Australian companies spend in excess of $20 billion a year on corporate travel, but with an ROI of around $12.50 per dollar spent, business travel can be worthwhile. Given this investment and potential for business growth, a business travel program isn’t something that should be left up in the air.
Following corporate travel management best practice and establishing a business travel program can move your business travel benefits beyond the bottom line. Read on for expert advice to build a gold-plated business travel program.
What is a business travel program?
If your business has employees that travel for work, you have a business travel program, whether you realise it or not. According to Sally King, National Account Management Leader at Corporate Traveller, a business travel program is the overall management process of a company’s corporate travel.
“A business travel program encompasses all aspects of the management of a company's travel expenditure. All customers have a program, even if it’s not an official document; the policies and processes that go into travel management form the program,” says Sally.
More than just a company’s travel budget, a travel program will include things like:
- What systems a company will use;
- Processes for making a travel booking;
- The company’s business travel policy;
- Measurements of compliance and success;
- Overall cost control;
- User and travel satisfaction; and
- Reporting structures and systems.
You may recognise these elements within your company, whether they form part of an official travel program or not. And while they may exist on some level, there is likely to be room for improvement.
How to upgrade your business travel program
Whether you’re looking for solutions to your corporate travel management challenges, or you’re just looking for additional benefits from your business travel, upgrading your business travel program starts with asking ‘why?’
Know why you’re travelling for business
Ask yourself: what is the reason for travel? Do your employees work FIFO? Perhaps you have offices in multiple cities around the country. Or you might have international operations that draw your employees overseas. All of these scenarios will call for different priorities, processes and policies, so it’s important to understand the main reasons for travel to ensure your business travel program reflects your needs.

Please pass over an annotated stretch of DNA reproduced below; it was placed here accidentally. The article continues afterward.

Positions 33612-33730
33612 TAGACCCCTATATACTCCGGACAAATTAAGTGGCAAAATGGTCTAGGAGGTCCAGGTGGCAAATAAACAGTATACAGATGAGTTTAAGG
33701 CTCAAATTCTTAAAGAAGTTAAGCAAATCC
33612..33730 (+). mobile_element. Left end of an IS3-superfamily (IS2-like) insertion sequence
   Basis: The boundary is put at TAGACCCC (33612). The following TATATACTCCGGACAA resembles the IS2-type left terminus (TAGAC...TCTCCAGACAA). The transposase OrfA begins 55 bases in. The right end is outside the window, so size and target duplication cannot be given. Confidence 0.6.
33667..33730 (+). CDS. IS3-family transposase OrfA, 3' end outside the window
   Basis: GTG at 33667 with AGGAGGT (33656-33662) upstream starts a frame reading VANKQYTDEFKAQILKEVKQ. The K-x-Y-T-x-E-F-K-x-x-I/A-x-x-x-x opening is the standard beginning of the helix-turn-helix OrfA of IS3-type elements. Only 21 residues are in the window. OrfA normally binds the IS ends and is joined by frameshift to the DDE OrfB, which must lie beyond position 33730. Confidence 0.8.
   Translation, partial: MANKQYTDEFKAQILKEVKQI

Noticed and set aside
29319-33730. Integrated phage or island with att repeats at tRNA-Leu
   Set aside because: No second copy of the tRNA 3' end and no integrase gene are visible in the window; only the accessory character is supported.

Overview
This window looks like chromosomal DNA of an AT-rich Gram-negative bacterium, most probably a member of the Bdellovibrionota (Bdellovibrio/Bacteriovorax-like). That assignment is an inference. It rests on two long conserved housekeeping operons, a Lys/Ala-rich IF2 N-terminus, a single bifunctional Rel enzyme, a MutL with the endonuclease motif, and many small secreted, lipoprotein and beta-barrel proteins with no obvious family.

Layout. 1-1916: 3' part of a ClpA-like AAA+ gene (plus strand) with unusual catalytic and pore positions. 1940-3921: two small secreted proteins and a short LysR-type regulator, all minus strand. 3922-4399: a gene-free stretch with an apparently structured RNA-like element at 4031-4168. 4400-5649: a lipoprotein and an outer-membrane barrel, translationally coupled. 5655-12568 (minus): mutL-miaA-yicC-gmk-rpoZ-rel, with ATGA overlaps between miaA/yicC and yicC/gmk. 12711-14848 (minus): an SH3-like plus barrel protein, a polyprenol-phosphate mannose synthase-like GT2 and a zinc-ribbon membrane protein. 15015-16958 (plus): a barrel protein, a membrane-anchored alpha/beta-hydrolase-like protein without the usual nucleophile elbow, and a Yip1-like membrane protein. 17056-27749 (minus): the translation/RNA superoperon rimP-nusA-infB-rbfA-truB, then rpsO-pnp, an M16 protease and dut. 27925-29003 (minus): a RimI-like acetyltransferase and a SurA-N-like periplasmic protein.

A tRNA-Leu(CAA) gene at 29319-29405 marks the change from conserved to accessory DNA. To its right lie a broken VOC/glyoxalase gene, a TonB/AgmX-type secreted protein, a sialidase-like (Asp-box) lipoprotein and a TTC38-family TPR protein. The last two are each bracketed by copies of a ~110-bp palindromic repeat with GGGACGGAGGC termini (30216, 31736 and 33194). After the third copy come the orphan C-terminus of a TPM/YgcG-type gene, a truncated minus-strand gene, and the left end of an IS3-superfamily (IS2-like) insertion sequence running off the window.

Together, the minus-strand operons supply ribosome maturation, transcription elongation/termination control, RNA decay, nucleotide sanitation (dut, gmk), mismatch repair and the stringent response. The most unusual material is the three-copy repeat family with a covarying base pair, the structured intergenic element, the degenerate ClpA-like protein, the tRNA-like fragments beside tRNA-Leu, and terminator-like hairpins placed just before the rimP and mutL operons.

“The most important thing is to understand why your travellers are travelling. What is their reason? Are they miners travelling to site for work? Or are they business people travelling for client meetings? It’s really important to understand these things, as they’ll form a part of the consideration of the overall travel program,” says Sally.
- Find your ‘why’ to shape your business travel program and inform processes, technology, policies and reporting.
Establish your travel program goals
Just like you should know why your employees travel for work, you should also know what you are trying to achieve through your travel program by setting goals. This could be about reducing your budget through cost savings or making sure you’ve got the right tools in place to make the booking process easier, or your goal might be to establish a duty of care policy.
Whether it’s about budgets or employee satisfaction, Sally says the important thing is that goals are set: “It could be anything that a business wants to achieve; but goals need to be established and measured, to ensure we’re working toward achieving the goals.”
- Set goals for your business travel program to form the foundation of your travel program and provide direction for your travellers.
Meet your business needs with the right travel policy
Just as knowing your ‘why’ will help to inform your travel program requirements, understanding your travellers’ needs will help to ensure your travel program is suitable. Do your FIFO employees need multiple flights to get out to a mine site? Or does your traveller heading to a remote destination need to remain contactable? Perhaps your corporate travellers are staying in Brisbane for an extended period and need homely accommodation.
Once you know what your travellers’ needs are, elements of your travel program can be tailored to suit, says Lisa King, General Manager of Corporate Traveller WA: “Companies often question whether a business travel policy is suitable; for example, if their insurance policy is good enough for the type of travel that their employees are doing and the locations they are visiting.”
- Understand your needs to ensure the right type and level of policy is in place to protect your travellers and your business.
Enhance your travel booking technology
If an online booking tool isn’t yet part of your business travel booking process, then this is perhaps the easiest and most effective upgrade you can make to your business travel program. Booking platforms, such as artificial intelligence-driven Savi, have the travel policy built within the system to keep travel bookers in line with your company’s booking guidelines.
AI integration enables platforms to remember previous selections, such as flight times or hotel room types, providing an element of personalisation and efficiency and removing the need to make too many decisions, which, in the case of business travel, is a good thing.